Zero Hour

Over the course of 30 hours from November 20 to November 21, 2005, Microsoft allowed more than 2,000 Xbox fans to be the very first people to get their hands on the brand-new Xbox 360. On the second day, those fans became the first people to be able to buy the all-new console. The event, which was held in Palmdale, Calif., was called "Zero Hour." It heralded the beginning of the "next-gen" video game console generation.

The Xbox turned 5 years old on Sunday.

Photo by: Daniel Terdiman/CNET

First Xbox 360 buyer

Norm Edwards holds up the first-ever Xbox 360 to go on sale, at the "Zero Hour" event in Palmdale, Calif., on November 21, 2005.
Photo by: Daniel Terdiman/CNET

Original Xbox 360

Microsoft's original Xbox 360 required an add-on 20GB hard drive and didn't have integrated Wi-Fi. It cost $399 in 2005.
Photo by: Microsoft


In an attempt to match Sony's offering of a Blu-ray player with its PlayStation 3, Microsoft began offering an add-on HD DVD player.
Photo by: Greg Sandoval/CNET

Red Ring of Death

For the first year or two after the Xbox 360 launch, the consoles were plagued with the so-called "Red Ring of Death," a hardware defect that caused the consoles to crash and often die. Microsoft later came up with a $1 billion warranty program to ensure that users were able to get a working Xbox.
Photo by: CNET Networks

Halo 2

Among the biggest franchises in video game history, Halo was also one of the biggest exclusives for the Xbox. There are now six Halo titles, including the original, which was released for the first Xbox.
Photo by: Bungie

Gears of War

Another giant success for Xbox was the exclusive Gears of War franchise from Epic.
Photo by: Epic

Xbox Elite

In 2007, Microsoft released the Xbox 360 Elite, which had a 120GB hard drive, as well as an HDMI port and HDMI cable, and a wireless remote. It cost $479 when it was released.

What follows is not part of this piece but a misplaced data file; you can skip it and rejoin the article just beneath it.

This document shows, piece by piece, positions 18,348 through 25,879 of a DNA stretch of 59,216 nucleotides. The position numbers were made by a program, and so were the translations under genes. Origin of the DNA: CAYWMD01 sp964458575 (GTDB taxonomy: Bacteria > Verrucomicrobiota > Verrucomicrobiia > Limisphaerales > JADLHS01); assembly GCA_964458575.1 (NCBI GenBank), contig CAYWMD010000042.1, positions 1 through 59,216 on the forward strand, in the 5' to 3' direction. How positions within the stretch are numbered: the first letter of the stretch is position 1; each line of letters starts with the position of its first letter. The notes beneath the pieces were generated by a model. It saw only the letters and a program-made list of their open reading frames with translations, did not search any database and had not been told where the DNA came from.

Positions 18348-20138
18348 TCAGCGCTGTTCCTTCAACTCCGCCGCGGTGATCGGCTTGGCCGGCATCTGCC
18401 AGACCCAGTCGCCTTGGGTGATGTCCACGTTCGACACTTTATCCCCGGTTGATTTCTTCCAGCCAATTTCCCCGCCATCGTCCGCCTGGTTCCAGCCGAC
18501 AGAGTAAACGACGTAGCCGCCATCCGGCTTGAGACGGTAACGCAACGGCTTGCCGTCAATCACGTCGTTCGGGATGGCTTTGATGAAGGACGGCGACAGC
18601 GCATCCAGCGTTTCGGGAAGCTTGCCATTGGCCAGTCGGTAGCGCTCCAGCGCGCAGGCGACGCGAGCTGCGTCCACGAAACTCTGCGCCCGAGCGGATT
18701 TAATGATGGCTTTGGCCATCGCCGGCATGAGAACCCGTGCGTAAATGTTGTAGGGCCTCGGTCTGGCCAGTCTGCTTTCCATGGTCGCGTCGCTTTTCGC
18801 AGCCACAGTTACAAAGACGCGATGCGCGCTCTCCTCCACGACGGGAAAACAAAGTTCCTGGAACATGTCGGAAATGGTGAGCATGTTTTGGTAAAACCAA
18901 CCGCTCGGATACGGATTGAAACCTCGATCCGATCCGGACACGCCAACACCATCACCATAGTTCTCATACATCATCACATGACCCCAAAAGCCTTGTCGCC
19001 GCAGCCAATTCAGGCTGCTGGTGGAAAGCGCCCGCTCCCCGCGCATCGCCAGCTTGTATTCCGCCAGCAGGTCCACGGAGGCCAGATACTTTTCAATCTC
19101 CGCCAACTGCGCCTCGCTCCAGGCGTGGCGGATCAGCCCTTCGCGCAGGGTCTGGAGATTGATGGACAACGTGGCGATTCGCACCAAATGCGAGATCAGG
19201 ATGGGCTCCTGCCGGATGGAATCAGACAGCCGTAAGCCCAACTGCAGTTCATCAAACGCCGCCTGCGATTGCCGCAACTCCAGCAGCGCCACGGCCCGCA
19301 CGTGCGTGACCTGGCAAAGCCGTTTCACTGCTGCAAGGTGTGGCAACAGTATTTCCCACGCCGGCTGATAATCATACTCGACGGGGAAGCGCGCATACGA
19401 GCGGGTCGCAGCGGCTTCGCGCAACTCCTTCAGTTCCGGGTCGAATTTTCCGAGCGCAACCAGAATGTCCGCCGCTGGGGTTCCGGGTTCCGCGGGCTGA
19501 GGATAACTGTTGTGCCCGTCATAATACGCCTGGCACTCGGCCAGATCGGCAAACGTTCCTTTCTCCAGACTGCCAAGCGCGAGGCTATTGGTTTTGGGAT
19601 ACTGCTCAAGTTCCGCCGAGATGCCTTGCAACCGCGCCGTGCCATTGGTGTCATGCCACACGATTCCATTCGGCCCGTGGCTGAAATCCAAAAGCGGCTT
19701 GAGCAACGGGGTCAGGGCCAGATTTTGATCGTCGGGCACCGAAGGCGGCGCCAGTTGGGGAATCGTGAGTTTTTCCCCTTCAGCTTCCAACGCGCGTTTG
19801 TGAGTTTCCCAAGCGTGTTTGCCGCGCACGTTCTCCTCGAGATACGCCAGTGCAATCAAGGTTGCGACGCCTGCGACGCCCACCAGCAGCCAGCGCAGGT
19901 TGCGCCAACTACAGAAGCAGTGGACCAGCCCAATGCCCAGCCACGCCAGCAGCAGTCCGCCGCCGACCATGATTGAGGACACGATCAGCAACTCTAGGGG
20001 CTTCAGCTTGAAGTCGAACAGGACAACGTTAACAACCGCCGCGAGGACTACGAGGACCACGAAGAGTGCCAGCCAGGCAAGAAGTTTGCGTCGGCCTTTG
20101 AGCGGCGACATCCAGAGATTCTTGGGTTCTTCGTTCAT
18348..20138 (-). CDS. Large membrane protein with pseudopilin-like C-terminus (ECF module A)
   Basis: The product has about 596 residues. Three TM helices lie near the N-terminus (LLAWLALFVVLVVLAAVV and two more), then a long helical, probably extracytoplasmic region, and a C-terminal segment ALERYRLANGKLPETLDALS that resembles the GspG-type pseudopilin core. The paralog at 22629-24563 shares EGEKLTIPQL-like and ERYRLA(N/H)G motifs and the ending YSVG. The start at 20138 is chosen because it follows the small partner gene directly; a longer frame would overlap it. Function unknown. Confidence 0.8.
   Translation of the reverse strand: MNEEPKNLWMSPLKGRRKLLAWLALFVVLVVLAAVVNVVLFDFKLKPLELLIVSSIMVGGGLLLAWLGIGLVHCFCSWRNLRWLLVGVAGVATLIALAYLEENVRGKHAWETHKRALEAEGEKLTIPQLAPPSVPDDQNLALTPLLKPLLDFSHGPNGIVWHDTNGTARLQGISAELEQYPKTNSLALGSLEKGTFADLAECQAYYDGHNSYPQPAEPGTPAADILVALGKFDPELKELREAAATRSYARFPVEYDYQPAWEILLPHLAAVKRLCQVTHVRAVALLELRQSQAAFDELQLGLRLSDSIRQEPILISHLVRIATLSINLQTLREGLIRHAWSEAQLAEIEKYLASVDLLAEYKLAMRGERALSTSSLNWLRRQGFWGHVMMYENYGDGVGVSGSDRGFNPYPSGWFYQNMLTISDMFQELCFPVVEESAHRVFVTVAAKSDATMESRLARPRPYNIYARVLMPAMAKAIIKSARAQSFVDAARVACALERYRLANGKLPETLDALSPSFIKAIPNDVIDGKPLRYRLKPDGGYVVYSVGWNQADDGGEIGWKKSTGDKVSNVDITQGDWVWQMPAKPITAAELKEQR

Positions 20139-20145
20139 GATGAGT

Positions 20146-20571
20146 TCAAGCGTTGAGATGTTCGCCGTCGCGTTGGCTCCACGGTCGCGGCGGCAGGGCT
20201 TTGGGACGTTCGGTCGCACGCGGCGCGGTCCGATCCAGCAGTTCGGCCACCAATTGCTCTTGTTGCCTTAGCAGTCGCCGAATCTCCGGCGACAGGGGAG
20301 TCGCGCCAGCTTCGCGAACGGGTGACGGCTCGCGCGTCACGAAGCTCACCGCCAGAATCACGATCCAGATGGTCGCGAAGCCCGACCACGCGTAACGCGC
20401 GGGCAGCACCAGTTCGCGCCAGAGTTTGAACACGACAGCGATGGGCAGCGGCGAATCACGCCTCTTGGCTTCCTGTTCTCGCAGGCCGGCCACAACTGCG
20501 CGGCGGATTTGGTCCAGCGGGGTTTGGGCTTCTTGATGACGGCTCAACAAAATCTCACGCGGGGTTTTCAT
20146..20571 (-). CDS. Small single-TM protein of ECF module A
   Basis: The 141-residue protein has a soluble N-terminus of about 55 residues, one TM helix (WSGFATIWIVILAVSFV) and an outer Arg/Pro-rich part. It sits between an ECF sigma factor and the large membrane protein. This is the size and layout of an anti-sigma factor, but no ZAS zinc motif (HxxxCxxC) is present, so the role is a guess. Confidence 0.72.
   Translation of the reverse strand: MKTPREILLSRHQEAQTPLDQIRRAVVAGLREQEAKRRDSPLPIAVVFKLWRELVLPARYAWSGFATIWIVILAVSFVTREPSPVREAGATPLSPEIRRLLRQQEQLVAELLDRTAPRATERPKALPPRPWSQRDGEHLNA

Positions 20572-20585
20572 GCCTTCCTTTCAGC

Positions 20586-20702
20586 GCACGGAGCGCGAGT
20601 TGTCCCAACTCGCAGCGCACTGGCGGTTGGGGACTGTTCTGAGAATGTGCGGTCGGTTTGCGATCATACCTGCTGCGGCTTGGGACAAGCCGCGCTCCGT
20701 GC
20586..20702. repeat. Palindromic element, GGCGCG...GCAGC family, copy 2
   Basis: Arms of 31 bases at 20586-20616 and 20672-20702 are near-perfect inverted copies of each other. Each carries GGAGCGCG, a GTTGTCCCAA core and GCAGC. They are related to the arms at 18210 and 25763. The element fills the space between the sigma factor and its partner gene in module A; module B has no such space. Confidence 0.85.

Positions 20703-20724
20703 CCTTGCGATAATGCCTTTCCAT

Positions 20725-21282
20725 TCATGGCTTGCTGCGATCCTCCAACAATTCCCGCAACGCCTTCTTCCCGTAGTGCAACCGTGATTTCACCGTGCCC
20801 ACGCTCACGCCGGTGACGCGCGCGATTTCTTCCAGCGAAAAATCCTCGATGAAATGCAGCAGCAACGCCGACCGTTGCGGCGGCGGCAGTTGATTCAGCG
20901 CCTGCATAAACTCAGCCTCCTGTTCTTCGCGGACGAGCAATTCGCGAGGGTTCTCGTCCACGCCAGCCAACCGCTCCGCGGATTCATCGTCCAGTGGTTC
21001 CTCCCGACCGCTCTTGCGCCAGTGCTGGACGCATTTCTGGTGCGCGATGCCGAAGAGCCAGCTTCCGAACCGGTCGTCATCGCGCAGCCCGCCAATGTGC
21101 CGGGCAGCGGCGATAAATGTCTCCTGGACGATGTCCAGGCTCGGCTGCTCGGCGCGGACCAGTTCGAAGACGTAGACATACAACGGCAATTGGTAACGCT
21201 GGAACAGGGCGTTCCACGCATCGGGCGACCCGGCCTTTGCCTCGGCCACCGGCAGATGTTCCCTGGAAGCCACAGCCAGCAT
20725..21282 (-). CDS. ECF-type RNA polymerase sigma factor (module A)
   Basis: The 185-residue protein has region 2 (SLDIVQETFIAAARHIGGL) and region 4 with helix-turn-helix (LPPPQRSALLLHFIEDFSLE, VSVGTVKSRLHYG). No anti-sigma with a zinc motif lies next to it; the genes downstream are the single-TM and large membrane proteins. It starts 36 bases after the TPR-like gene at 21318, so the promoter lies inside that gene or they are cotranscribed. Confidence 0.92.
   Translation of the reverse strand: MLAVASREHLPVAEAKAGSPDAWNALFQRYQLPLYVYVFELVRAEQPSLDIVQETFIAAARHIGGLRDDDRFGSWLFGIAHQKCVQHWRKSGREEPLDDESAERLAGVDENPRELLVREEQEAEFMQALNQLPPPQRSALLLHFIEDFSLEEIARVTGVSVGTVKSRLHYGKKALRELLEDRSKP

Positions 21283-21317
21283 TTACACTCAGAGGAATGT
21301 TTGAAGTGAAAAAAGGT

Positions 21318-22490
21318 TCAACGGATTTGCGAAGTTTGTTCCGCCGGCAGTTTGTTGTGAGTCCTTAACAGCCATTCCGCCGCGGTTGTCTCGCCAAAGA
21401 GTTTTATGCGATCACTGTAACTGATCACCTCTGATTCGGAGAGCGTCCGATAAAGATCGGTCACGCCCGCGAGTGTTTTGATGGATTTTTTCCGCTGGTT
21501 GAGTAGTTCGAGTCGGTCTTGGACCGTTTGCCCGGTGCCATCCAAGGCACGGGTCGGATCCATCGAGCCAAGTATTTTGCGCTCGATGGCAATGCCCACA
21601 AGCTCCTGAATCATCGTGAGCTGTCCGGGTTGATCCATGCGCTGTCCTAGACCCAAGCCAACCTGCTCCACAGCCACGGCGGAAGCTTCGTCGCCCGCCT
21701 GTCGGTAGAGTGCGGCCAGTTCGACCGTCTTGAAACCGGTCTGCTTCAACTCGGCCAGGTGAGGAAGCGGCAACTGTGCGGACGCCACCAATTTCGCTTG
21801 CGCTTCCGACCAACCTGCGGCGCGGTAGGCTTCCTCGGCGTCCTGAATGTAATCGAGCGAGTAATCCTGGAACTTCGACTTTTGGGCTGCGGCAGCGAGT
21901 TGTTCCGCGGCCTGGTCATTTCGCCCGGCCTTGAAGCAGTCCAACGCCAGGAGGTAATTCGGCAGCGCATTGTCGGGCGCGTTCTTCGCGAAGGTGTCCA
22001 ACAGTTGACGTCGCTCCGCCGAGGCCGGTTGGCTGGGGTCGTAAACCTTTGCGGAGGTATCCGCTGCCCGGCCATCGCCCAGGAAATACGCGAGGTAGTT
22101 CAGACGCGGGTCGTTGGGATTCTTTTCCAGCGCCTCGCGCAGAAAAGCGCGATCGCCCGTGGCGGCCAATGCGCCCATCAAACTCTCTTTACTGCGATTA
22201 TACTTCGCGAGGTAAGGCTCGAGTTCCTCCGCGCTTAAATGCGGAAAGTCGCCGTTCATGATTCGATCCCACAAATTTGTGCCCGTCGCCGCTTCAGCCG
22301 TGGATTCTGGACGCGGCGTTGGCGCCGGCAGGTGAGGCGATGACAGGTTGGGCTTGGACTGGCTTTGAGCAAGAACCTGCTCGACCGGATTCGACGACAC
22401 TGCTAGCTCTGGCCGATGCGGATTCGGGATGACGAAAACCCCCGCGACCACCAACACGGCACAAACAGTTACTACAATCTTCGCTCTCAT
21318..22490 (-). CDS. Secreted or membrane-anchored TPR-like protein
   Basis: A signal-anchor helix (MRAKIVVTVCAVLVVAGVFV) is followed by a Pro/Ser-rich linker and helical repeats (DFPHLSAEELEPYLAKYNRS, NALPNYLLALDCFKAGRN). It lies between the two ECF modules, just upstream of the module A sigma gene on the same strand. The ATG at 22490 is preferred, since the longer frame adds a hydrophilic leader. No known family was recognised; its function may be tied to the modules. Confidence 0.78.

Photo by: Microsoft

Gears of War 2

Epic followed up its mega-hit with Gears of War 2, also an Xbox exclusive.
Photo by: Epic

Fable II

Another big exclusive franchise for the Xbox was Fable, from Lionhead Studios, run by legendary game designer Peter Molyneux. The franchise continued with Fable II, and now Fable III is in the works.
Photo by: Lionhead Studios

Xbox Live

A huge part of the Xbox success story has been Xbox Live, the online service used by 25 million members that provides access for multiplayer gaming. Those who want premium service pay $60 a year for Xbox Live Gold.

Halo 3

Halo 3 became one of the best-selling games ever when it was released in 2007.
Photo by: Bungie

Xbox Slim

The third major iteration of the Xbox 360, the Slim was released in 2010 and brought the cost of the core system down to $300, and offered users a 250GB hard drive and built-in Wi-Fi.
Photo by: Microsoft

Halo Wars

The Halo franchise was developed by Bungie Studios, but one iteration, Halo Wars, was put out by Ensemble Studios.
Photo by: Ensemble Studios/Microsoft

Social media on Xbox Live

In the fall of 2009, Microsoft released a new version of Xbox Live that offered users access to their Facebook, Twitter, and accounts, allowing them to use all those services without having to leave the Xbox universe.

Halo: Reach

In 2010, Bungie and Microsoft released Halo: Reach, the latest version of the mega-hit franchise.
Photo by: Bungie/Microsoft


Microsoft's Kinect motion controller seems poised to help the Xbox become much more versatile. The system allows players to control games wirelessly with little more than their hands.
Photo by: Microsoft


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